Author Archives: Brent Nongbri

A New Article on the Date of Codex Sinaiticus

The October 2022 issue of Journal of Theological Studies will contain an article I wrote on the dating of Codex Sinaiticus. It’s out now in pre-print format, and thanks to my institution–MF Norwegian School of Theology, Religion, and Society–the article … Continue reading

Posted in Codex Sinaiticus, Codices, Palaeography, Radiocarbon analysis | 2 Comments

A Nice Explanation of Dendrochronology

Yesterday’s New York Times has a fantastically illustrated article on dendrochronology, the science of studying tree rings. I’ve mentioned dendrochronology in a few posts here in connection to the process of calibrating the results of radiocarbon analysis (for instance, here). … Continue reading

Posted in Dendrochronology, Uncategorized | 2 Comments

A Model of P46

Over on the blog for my current research project (The Early History of the Codex), I have written a series of posts about making a model of the Beatty-Michigan Pauline epistles codex (P46). Making models is always a useful exercise, … Continue reading

Posted in Book binding, Book covers, Chester Beatty Papyri, Chester Beatty Pauline Epistles, Codices, Codicology, Michigan Papyri | 2 Comments

A New Article on the Contents of P46

The latest issue of Novum Testamentum is out (64.3), and among the new articles is one by me: “The Construction and Contents of the Beatty-Michigan Pauline Epistles Codex (𝔓⁴⁶).” Here is the abstract: The surviving portion of the papyrus codex … Continue reading

Posted in Book binding, Chester Beatty Papyri, Chester Beatty Pauline Epistles, Codices, Codicology, Michigan Papyri | 1 Comment

Blackwell’s at Oxford, 1950 by Muirhead Bone

Thanks to Stephen Goranson for sending a reference to Arthur L.P. Norrington, Blackwell’s 1879-1979: The History of a Family Firm (Oxford: Blackwell, 1983), which provides identifications of several of the figures in the Muirhead Bone pastel of Blackwell’s book shop … Continue reading

Posted in Colin H. Roberts | 7 Comments

The Inscriptions of the Jewish Catacomb at Vigna Randanini

Thanks to the amazing Silvia Prosperi at A Friend in Rome, I recently had the good fortune to be able to visit the Jewish catacomb at Vigna Randanini out on the Via Appia. It was a wonderful visit, and I … Continue reading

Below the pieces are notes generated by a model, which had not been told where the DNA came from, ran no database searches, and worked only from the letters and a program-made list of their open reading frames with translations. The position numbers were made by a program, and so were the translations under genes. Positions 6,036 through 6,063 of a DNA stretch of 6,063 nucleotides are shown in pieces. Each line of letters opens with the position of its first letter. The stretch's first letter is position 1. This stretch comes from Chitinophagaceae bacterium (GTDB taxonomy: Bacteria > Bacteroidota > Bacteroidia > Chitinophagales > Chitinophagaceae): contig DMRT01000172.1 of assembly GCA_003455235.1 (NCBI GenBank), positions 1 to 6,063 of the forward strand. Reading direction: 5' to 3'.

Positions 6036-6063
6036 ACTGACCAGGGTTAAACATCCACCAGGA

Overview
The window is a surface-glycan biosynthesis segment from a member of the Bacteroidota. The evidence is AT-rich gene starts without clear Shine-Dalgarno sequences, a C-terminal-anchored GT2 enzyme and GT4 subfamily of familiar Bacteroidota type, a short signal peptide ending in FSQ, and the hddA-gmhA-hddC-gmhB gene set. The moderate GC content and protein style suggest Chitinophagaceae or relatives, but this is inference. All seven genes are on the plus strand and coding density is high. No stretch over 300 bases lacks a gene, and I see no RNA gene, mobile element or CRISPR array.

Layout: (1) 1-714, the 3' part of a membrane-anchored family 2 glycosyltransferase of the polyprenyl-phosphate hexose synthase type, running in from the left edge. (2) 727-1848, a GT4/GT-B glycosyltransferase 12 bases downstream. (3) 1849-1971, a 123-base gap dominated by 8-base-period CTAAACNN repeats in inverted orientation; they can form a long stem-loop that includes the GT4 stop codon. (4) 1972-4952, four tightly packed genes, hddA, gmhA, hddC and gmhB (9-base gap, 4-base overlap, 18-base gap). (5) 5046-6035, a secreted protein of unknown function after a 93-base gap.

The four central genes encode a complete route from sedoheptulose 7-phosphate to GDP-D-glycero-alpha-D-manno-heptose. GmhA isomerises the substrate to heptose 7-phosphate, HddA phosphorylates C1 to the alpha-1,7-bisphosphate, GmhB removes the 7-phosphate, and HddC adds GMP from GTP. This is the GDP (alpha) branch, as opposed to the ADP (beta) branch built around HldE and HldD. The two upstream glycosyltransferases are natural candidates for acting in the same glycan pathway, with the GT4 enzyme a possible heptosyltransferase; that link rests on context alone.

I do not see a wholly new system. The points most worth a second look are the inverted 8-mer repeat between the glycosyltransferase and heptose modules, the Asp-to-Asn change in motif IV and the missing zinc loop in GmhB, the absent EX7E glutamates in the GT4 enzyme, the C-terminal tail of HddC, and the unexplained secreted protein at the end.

Posted in Hawara Homer, Inscriptions, Palaeography | 2 Comments

C. H. Roberts at Blackwell’s

Colin H. Roberts (1909-1990) will be known to some as the papyrologist who published editions of many important papyri, including early Christian pieces like P.Ryl. Gr. 3 457 (a.k.a. P52) and the Magdalen College fragments of the Gospel of Matthew … Continue reading

Posted in Colin H. Roberts | 4 Comments

Better Images of the Dead Sea Scrolls at the Vatican

I mentioned in a post in 2021 that the Vatican Museum had on display two small fragments of animal hide with Hebrew letters that are identified as “inscribed fragments of Qumran scrolls.” They were donated in 2001 from the personal … Continue reading

Posted in Antiquities Market, Dead Sea Scrolls | 1 Comment

The Question of Question Marks in Greek Manuscripts

I’ve been meaning to post for quite some time on a fascinating video from the 2021 Birmingham Colloquium on New Testament Textual Criticism. Elijah Hixson presented on P50, a papyrus bifolium containing Acts 8:26-32 and 10:26-31 kept at Yale’s Beinecke … Continue reading

Posted in Fakes and Forgeries, Punctuation | 6 Comments

The Strange “nu” Story of 7Q5

Someone has done a real number on the Wikipedia page for 7Q5. [[Update 20 March 2022: I see that a good citizen has cleaned up some of the Wikipedia page. The version I cited is here. Let’s hope the page … Continue reading

Posted in 7Q5, Dead Sea Scrolls, José O'Callaghan | 11 Comments